Los Vivos Y Los Muertos

Leonardo was determined to take the perfect photograph of his grandmother. Nana
Matilde, as everyone lovingly knew her, did not object. She lay silently in her
coffin wearing a blush pink housecoat he picked to bury her in. He decided to use the chapel’s front pew as a stepladder. The rosary would begin soon and he needed to be ready to greet his fellow mourners. Gripping the headrest, his right foot struggled to keep balance as his heavy body trembled, confused by the sudden exertion. Once upright and towering over the partially open casket, he hovered an oversized Nikon camera focusing its lens.

“Aye hermano, you’re going to fall and break your neck.” Olga said.

Leonardo, shifted the direction of his camera toward his sister and snapped.

“Help me push the arrangements closer together, I want Tia Carmina to see all the flowers the family received.”

“Hey! Wait a minute, why isn’t Tia Carmina coming?”

A voice came from the mortuary reception area. Olga’s daughter, Gracie had just driven into town after taking her last final for the semester. Her uncle Leonardo looked like a vulture perched on a high branch ready to stalk its prey. She couldn’t take her eyes off him as she headed toward her mother.

“She’s too upset. It would have been difficult to be around so much family.” He said.

“Nana Matilde was 103. That’s a lame excuse, Leo. Hey Mom, doesn’t he look real skinny from behind?”

Aye que igaulada eres! Go give your Tio Leo a kiss.”

Olga pushed Gracie’s head toward Leonardo’s direction. The young woman hopped onto the pew in her heels and pecked her uncle on the cheek. Retreating behind him, she wiped her mouth against her blouse. The custom of kissing every kooky relative when greeting them felt antiquated, slightly unsanitary. They always smelled of mothballs or whatever they ate for lunch.

“Will you two please help me? I’m running out of time. Olga, don’t forget you need to start reciting the first station of the cross promptly. They want us out by 9pm.”

“Ah, that’s right, the morticians hate when it gets too rowdy at these senior citizen funerals. People are so busy catching up, they forget there’s a dead body in the middle of the room.”

Olga hurriedly began sliding baskets of flowers side-by-side as pieces of baby’s breath attached themselves to her black cardigan. She brushed off the petals, hoping no one would think it was dandruff. Gracie scrutinized her great-grandmother as she looked into the coffin.

“This is so morbid of you Leo. Poor Nana Matilde, the mortician made her up to look like a Madame Tussaud’s wax figure and here you are snapping photos of her like a tourist on vacation.”

“Gracie, you’re being rude again.” Olga warned.

Gracie pointed to her uncle, who was adjusting his lens. “How am I being rude? He’s having a photo shoot with Nana’s cadaver cause Tia Carmina is too upset to mourn in person. Trust me, that phony won’t be too distraught to throw on a moo-moo and waddle over to Nana’s to collect whatever she’s inheriting.”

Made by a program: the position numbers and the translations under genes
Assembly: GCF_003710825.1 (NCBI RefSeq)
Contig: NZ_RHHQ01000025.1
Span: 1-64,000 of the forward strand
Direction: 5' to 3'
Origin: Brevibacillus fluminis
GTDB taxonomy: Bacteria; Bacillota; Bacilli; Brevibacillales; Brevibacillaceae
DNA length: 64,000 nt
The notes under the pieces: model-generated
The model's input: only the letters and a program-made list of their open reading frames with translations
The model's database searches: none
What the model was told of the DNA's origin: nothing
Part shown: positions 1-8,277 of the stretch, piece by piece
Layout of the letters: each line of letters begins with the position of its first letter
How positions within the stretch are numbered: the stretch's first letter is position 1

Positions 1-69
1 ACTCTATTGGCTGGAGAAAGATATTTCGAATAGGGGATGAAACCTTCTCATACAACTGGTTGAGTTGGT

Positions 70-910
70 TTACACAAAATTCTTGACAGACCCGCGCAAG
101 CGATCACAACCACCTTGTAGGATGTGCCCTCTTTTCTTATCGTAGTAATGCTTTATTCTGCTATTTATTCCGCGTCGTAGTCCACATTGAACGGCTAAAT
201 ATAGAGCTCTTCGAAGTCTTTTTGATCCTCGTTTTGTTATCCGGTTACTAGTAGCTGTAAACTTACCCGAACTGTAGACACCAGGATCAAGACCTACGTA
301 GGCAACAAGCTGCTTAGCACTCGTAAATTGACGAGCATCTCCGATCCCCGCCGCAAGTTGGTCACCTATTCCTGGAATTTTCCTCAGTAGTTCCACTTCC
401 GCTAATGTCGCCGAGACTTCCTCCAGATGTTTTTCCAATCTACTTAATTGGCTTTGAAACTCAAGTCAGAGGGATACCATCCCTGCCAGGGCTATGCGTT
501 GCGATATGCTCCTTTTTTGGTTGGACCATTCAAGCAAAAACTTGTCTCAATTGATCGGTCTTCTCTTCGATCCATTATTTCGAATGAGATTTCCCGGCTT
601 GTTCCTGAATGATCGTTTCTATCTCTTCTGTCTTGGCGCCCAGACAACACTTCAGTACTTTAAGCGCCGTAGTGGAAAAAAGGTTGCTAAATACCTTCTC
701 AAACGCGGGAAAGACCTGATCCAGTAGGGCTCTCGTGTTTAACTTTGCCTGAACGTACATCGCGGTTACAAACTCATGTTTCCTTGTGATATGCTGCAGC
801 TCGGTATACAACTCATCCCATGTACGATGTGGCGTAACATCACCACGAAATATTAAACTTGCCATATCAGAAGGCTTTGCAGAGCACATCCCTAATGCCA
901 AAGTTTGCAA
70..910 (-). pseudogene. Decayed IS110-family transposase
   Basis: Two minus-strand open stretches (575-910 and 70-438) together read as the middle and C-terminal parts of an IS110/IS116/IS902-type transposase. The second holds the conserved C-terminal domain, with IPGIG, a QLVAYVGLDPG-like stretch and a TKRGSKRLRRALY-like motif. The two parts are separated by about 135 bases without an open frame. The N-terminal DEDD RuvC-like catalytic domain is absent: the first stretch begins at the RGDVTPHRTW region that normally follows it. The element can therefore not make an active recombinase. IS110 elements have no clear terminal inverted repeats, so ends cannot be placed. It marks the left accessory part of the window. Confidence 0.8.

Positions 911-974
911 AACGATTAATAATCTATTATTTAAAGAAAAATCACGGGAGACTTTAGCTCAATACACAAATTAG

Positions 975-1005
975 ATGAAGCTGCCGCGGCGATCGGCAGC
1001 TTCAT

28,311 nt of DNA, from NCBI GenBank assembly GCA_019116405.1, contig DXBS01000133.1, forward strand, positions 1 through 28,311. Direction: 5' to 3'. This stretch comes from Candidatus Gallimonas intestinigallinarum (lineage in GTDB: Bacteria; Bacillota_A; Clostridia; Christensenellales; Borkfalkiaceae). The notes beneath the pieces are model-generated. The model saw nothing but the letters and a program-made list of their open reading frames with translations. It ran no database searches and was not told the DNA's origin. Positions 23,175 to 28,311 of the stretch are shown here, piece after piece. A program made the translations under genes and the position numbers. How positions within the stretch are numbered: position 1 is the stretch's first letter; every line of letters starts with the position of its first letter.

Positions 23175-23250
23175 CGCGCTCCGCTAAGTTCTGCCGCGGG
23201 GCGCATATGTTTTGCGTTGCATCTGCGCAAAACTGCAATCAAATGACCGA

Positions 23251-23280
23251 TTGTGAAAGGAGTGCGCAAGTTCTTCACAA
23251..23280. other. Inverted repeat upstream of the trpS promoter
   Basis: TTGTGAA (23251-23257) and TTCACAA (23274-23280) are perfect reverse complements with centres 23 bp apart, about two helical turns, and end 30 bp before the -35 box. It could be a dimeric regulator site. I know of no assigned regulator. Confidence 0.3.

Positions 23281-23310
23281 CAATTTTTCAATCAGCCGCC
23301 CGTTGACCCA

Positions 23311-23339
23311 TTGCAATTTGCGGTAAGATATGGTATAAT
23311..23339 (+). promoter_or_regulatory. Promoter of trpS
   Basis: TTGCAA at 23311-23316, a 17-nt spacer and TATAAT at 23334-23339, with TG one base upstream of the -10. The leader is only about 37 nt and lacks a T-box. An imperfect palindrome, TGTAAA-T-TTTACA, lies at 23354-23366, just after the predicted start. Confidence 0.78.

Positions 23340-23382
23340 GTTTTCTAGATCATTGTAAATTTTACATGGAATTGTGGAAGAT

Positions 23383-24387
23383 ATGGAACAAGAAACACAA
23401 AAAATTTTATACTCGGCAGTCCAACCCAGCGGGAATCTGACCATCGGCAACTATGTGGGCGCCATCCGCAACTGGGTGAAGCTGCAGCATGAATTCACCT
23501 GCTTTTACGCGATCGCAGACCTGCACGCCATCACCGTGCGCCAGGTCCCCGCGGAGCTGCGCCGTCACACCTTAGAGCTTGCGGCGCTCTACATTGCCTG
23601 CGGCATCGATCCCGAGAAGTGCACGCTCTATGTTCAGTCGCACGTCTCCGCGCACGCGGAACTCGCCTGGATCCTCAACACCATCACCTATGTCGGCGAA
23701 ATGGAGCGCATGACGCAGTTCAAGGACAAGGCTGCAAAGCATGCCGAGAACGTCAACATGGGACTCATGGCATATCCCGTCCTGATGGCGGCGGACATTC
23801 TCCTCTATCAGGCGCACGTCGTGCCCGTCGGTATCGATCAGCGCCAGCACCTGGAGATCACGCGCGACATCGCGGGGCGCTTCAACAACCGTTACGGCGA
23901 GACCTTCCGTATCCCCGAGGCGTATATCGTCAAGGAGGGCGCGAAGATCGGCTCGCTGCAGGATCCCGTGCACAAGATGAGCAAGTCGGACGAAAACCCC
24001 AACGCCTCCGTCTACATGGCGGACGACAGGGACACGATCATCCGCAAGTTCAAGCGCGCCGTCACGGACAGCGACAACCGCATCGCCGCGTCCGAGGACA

“Nana Matilde loved your Tia Carmina very much. She left her the rose-scented rosary I brought back from Rome. It was blessed by the Pope, you know.”

Leonardo spoke into the camera as it clicked. He was used to Gracie but he never understood how she developed such a contemptuous nature. His sister never said anything terrible about anybody. They never did know who her father was so perhaps that had something to do with it.

“It doesn’t even look like her anymore. Olga stood up, her calves sore from squatting. Nana Matilde used to have a face that was jolly and full, now it’s so thin and bony.”

“That’s because all her blood was drained out along with every other bodily fluid.” Gracie said.

Leonardo secretly agreed with Olga. Her rosy complexion was gone and her face was sunken and pale. Her lips were so thin and slight, it looked as if she had no mouth when he peered through the camera’s viewfinder. He would never express any of his dismay out loud, he wanted the services to be dignified as Nana Matilde was in life. At least her eyes did not betray the state of eternal slumber he was trying to capture.

Señora Ramirez, Nana Matilde’s nurse, appeared in a jade silk dress Leonardo bought her at a yard sale. He insisted she wear something besides her scrubs.

“Señora Ramirez, you look very nice. I see you went to the beauty shop today!”

She smiled coyly at Leonardo, patting her immovable mane. Olga and Gracie could smell the alcohol from her hairspray as it temporarily overpowered the fragrance that came from the floral arrangements. Her steps slowed like a poised cat walking on a narrow fence as she approached her old patient. A look of distress and horror came over her.

No puede ser!” Her freshly manicured nails clutched the coffin with as her head fell limp, dangling just above Nana Matilde’s face. Everyone could hear her howls of lament.Gracie bewildered, whispered into her mother’s ear.

“A little dramatic don’t you think? I mean we’re all sad but didn’t Nana Matilde stop eating solids a few months ago? Is she like auditioning for a telenovela?

“Nana Matilde turned into a baby like most do when they’ve lived too long. Señora Ramirez really cared for her.”

“I bet she wont miss wiping Nana’s ass.”

“Perfect, Señora Ramirez no te mueves! Lets get a photo of you with Nana.”

Leonardo was inspired. A photo of Nana Matilde and her faithful caregiver watching over her even in death! The photo album he was planning would be brilliant.

Señora Ramirez, zipping her head away from her former patient, put one arm on her side and looked straight into camera zeroing in on Leonardo’s eye line.